The Advantages of Automatic Transmissions

by Richard Rowe

Although they are less popular in other parts of the world, most cars sold in America since the 1950s have been automatics. America's fondness for this transmission type began as a matter of convenience, but over the years automatic transmission vehicles have shown themselves to be capable and efficient performers.

Convenience

The main benefit of automatic transmissions is that they are simply easier to use. Driving an automatic transmission car is so easy, in fact, that many nations, including the United Kingdom, France, Germany, Austria and Poland, require that new drivers take their certification tests in manual transmission cars in order to get their drivers' licenses. As convenient as they are to drive, the very simplicity of automatic transmissions puts them at the center of some heated controversy. There are many who contend (primarily in Europe, where 80 percent of all cars are manuals) that automatics make driving too easy, decreasing driver involvement in the driving process and increasing the likelihood of an accident. That assertion has not, to date (2010), been proven by any scientific studies.

Strength

Automatic transmissions are inherently more powerful than any equivalent manual transmission. Standard automatics use a "planetary" gear-set housed near the back of the transmission, which utilizes a set of small "planet" gears driven by a "sun" gear on the inside and a "ring" gear on the outside to transfer power. This arrangement increases the amount of surface contact between gears, which spreads the torque load out over a greater area and reduces breakage.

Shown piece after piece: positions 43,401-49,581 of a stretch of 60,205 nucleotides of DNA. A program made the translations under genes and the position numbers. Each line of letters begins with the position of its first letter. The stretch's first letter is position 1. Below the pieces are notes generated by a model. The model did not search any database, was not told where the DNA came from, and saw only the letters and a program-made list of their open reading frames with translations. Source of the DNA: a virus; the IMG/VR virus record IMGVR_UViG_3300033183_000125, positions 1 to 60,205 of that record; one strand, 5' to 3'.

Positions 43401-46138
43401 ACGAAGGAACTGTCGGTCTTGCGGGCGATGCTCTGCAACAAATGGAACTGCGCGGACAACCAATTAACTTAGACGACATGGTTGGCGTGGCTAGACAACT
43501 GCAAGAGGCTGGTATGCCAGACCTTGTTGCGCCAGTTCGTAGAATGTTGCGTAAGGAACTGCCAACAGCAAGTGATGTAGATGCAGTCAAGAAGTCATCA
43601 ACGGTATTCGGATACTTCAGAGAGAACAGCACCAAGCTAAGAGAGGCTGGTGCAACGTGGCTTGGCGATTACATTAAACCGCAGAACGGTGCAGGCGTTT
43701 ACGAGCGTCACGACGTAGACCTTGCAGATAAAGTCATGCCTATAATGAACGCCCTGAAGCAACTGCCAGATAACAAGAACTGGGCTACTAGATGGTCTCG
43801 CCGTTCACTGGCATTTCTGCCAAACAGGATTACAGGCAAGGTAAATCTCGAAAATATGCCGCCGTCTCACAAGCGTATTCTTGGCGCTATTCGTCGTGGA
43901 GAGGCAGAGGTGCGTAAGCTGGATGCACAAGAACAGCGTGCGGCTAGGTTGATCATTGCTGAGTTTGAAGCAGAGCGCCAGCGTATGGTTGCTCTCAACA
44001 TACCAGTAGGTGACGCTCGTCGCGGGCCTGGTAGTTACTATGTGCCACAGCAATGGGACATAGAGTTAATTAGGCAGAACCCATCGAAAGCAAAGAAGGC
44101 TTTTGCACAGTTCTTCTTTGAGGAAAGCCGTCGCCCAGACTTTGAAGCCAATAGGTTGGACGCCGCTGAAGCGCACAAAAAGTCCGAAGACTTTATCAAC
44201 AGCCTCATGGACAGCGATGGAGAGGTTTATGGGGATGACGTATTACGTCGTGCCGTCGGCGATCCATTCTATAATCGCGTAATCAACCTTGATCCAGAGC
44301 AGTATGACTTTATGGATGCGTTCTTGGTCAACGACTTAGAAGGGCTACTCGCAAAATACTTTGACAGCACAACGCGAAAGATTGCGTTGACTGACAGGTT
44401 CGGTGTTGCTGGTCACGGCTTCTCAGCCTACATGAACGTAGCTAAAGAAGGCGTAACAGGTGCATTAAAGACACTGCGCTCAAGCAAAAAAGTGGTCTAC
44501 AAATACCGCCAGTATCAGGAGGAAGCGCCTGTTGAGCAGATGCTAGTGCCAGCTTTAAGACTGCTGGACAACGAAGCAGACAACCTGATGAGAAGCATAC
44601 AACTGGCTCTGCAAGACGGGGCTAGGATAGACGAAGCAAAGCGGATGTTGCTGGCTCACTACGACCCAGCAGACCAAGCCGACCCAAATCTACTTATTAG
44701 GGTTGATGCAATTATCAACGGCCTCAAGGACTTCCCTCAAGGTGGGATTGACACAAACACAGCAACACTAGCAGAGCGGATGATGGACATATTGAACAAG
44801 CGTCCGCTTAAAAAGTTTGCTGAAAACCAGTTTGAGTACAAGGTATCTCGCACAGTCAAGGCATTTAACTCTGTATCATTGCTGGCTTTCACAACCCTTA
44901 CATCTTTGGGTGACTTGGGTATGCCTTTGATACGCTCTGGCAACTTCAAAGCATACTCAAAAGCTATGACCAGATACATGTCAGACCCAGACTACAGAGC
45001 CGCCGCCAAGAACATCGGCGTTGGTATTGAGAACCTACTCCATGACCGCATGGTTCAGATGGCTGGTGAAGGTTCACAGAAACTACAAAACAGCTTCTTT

Acceleration

Generally speaking, automatics shift faster and more accurately than most manual transmission drivers can manage. Shifting a manual transmission involves several degrees of driver movement, all of which offer opportunity for mistakes and mis-timings. The distance between the engagement clutches on most automatic transmissions is a matter of nanometers, so any performance-calibrated automatic could theoretically shift faster than its driver can blink.

Torque Multiplication

Almost all true automatics use a fluid coupling called a "torque converter," which is what allows the engine to idle. Torque converters transfer power using an engine-driven turbine blade that pushes fluid through the transmission-mounted turbine blade. When the engine-side turbine blade reaches a pre-set RPM (stall speed), it overwhelms the transmission turbine's ability to pass fluid without moving. In the few moments between engine idle and full transmission engagement, the difference between the turbines' speed creates a sort of gearing effect similar to that of a Continuously Variable Transmission. This increases torque just off of idle, and with it the vehicle's acceleration. It is for this reason that automatics are preferred for most types of professional drag racing, as they will almost always run lower times than the same car with a manual transmission.

About the Author

Richard Rowe has been writing professionally since 2007, specializing in automotive topics. He has worked as a tractor-trailer driver and mechanic, a rigger at a fire engine factory and as a race-car driver and builder. Rowe studied engineering, philosophy and American literature at Central Florida Community College.

Photo Credits

  • photo_camera Auto gear shift handle closeup image by George Dolgikh from Fotolia.com